Razer CEO claims that Razer gaming laptops will be more expensive next year

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Photo: Sam Rutherford

techno.rentetan.com – CEO Min-Liang Tan of Razer isn’t concealing anything: The price of Razer gaming laptops is going up. Is this a trend that will spread? Sugarcoating it is impossible: This year’s gadget shopping has been a nightmare. No one knows when the chip shortage, which is the root of this whole mess, will be resolved. Products are out of stock, and bots are reselling them at astronomical prices.

Things are going to get worse before they get better for the laptop business. Razer CEO Min-Liang Tan tweeted that Razer’s next-generation gaming laptop would cost more because of “substantial hikes” in the price of components.

If you want a high-end laptop, Razer already has a number of models that start at $1,299 for the Stealth 13 and may go up to $3,699. Imagining a future when certain Razer Blade setups cost more than $4,000 is not difficult. Despite Tan’s vagueness, we hope to learn more about Razer’s forthcoming laptop line-up at CES 2022, when the company is slated to unveil its new products.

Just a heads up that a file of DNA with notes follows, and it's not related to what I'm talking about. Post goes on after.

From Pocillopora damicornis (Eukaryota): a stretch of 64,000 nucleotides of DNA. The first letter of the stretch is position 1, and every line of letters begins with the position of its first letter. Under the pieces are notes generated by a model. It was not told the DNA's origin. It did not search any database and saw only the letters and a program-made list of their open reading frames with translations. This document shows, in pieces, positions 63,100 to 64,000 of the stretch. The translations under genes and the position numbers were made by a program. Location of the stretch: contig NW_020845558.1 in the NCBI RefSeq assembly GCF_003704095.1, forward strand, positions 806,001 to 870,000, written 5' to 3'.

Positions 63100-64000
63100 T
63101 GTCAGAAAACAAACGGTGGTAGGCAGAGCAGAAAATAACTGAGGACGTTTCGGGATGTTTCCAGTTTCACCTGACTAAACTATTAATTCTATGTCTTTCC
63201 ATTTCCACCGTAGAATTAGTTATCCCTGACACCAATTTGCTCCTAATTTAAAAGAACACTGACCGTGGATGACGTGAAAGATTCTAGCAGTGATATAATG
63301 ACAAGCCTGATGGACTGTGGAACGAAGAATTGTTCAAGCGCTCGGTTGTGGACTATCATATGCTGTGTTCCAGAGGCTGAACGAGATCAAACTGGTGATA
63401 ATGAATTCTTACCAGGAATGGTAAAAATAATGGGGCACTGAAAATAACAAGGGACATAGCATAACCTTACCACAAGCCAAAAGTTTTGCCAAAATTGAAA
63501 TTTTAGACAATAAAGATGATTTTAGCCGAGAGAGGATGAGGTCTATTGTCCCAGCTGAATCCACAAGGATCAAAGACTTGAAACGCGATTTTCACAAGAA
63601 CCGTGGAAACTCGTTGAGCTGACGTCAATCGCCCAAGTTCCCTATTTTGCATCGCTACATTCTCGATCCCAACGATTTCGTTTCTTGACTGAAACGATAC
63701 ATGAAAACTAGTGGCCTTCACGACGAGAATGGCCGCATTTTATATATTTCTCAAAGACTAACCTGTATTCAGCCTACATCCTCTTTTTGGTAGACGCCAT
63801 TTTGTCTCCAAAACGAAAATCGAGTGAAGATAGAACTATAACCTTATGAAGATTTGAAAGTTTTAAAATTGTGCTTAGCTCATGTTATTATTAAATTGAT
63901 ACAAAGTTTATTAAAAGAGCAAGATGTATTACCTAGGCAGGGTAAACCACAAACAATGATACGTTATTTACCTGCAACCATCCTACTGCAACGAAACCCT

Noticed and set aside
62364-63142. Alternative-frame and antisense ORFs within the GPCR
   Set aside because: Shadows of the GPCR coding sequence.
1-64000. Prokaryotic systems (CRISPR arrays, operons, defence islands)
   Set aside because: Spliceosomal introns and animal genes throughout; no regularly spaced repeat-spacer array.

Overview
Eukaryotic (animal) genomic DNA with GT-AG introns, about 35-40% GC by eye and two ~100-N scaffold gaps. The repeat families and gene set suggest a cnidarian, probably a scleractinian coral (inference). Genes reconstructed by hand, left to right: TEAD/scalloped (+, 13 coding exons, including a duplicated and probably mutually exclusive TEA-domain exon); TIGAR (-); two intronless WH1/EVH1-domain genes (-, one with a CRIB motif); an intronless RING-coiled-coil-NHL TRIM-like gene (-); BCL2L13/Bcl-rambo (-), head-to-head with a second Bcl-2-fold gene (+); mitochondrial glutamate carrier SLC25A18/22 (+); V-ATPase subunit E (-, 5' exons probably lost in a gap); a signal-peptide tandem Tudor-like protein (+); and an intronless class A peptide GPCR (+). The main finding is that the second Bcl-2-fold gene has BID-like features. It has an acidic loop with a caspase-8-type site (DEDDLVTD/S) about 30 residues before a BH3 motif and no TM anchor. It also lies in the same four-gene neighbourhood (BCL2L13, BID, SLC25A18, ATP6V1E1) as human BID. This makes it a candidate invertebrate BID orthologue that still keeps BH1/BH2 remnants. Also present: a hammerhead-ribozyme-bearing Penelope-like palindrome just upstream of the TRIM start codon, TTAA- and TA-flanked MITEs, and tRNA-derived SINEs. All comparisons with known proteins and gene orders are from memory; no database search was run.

These component prices aren’t unique to Razer since laptops from other manufacturers employ the same key components: Intel or AMD CPUs, Nvidia graphics cards, and Samsung SSDs. Following CES 2022 in early January, laptop manufacturers are likely to begin releasing devices powered by Intel’s new Alder Lake 12th-generation mobile CPUs.

Photo: Sam Rutherford

AMD is expected to release Rembrandt APUs (Ryzen 6000) and Nvidia is expected to unveil the GeForce RTX 3080 Ti GPU at the same time. Manufacturing prices for some of these components may be higher than usual because to the current chip scarcity caused by the continuing covid-19 epidemic.

However, issues might arise from sources other than CPUs and graphics cards. Memory, including DDR5 RAM, SSD storage, and other components, may be to blame for the increasing pricing of these products. Specifying “gaming laptop” while referring to the price increase, Tan did not include the Razer Book, which is not a gaming laptop. Only gaming devices may be impacted since the components in issue were manufactured specifically for such devices (a discrete GPU, for example).

We’ve contacted a few additional laptop manufacturers in an attempt to gather more information, and we’ll keep you updated as we find out more.

In order to keep their laptops affordable, certain manufacturers will be better able to tolerate the rising component prices than others. If you’re looking for a next-generation gaming laptop, we recommend that you start planning for the worst.